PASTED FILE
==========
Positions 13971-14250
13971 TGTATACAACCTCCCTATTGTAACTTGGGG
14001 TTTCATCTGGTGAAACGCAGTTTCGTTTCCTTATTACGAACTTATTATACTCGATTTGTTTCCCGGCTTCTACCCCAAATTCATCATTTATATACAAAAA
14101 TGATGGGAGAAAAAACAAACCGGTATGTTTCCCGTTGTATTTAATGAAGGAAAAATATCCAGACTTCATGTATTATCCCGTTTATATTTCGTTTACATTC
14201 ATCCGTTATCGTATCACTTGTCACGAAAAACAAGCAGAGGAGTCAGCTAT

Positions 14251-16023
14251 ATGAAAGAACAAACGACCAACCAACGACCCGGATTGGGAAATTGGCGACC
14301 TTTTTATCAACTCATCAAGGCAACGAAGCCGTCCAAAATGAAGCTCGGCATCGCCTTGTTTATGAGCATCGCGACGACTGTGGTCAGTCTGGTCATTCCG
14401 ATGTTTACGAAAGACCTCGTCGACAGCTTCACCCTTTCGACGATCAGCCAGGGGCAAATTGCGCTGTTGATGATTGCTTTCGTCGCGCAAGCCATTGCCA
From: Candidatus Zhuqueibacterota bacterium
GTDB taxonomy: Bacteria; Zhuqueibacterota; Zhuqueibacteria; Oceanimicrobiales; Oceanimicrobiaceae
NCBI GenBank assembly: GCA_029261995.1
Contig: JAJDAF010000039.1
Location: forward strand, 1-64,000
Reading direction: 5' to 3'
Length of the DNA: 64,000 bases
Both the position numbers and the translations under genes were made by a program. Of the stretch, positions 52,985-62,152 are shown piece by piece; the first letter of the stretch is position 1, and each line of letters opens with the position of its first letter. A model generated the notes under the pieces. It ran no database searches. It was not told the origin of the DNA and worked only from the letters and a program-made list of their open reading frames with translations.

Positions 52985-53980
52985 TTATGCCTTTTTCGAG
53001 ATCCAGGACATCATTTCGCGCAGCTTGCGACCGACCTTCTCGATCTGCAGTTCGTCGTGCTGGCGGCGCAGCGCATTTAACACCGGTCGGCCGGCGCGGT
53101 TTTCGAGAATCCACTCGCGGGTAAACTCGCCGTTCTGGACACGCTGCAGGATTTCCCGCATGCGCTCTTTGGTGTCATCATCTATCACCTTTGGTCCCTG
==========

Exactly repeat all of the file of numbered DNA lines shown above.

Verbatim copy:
Positions 13971-14250
13971 TGTATACAACCTCCCTATTGTAACTTGGGG
14001 TTTCATCTGGTGAAACGCAGTTTCGTTTCCTTATTACGAACTTATTATACTCGATTTGTTTCCCGGCTTCTACCCCAAATTCATCATTTATATACAAAAA
14101 TGATGGGAGAAAAAACAAACCGGTATGTTTCCCGTTGTATTTAATGAAGGAAAAATATCCAGACTTCATGTATTATCCCGTTTATATTTCGTTTACATTC
14201 ATCCGTTATCGTATCACTTGTCACGAAAAACAAGCAGAGGAGTCAGCTAT

Positions 14251-16023
14251 ATGAAAGAACAAACGACCAACCAACGACCCGGATTGGGAAATTGGCGACC
14301 TTTTTATCAACTCATCAAGGCAACGAAGCCGTCCAAAATGAAGCTCGGCATCGCCTTGTTTATGAGCATCGCGACGACTGTGGTCAGTCTGGTCATTCCG
14401 ATGTTTACGAAAGACCTCGTCGACAGCTTCACCCTTTCGACGATCAGCCAGGGGCAAATTGCGCTGTTGATGATTGCTTTCGTCGCGCAAGCCATTGCCA
From: Candidatus Zhuqueibacterota bacterium
GTDB taxonomy: Bacteria; Zhuqueibacterota; Zhuqueibacteria; Oceanimicrobiales; Oceanimicrobiaceae
NCBI GenBank assembly: GCA_029261995.1
Contig: JAJDAF010000039.1
Location: forward strand, 1-64,000
Reading direction: 5' to 3'
Length of the DNA: 64,000 bases
Both the position numbers and the translations under genes were made by a program. Of the stretch, positions 52,985-62,152 are shown piece by piece; the first letter of the stretch is position 1, and each line of letters opens with the position of its first letter. A model generated the notes under the pieces. It ran no database searches. It was not told the origin of the DNA and worked only from the letters and a program-made list of their open reading frames with translations.

Positions 52985-53980
52985 TTATGCCTTTTTCGAG
53001 ATCCAGGACATCATTTCGCGCAGCTTGCGACCGACCTTCTCGATCTGCAGTTCGTCGTGCTGGCGGCGCAGCGCATTTAACACCGGTCGGCCGGCGCGGT
53101 TTTCGAGAATCCACTCGCGGGTAAACTCGCCGTTCTGGACACGCTGCAGGATTTCCCGCATGCGCTCTTTGGTGTCATCATCTATCACCTTTGGTCCCTG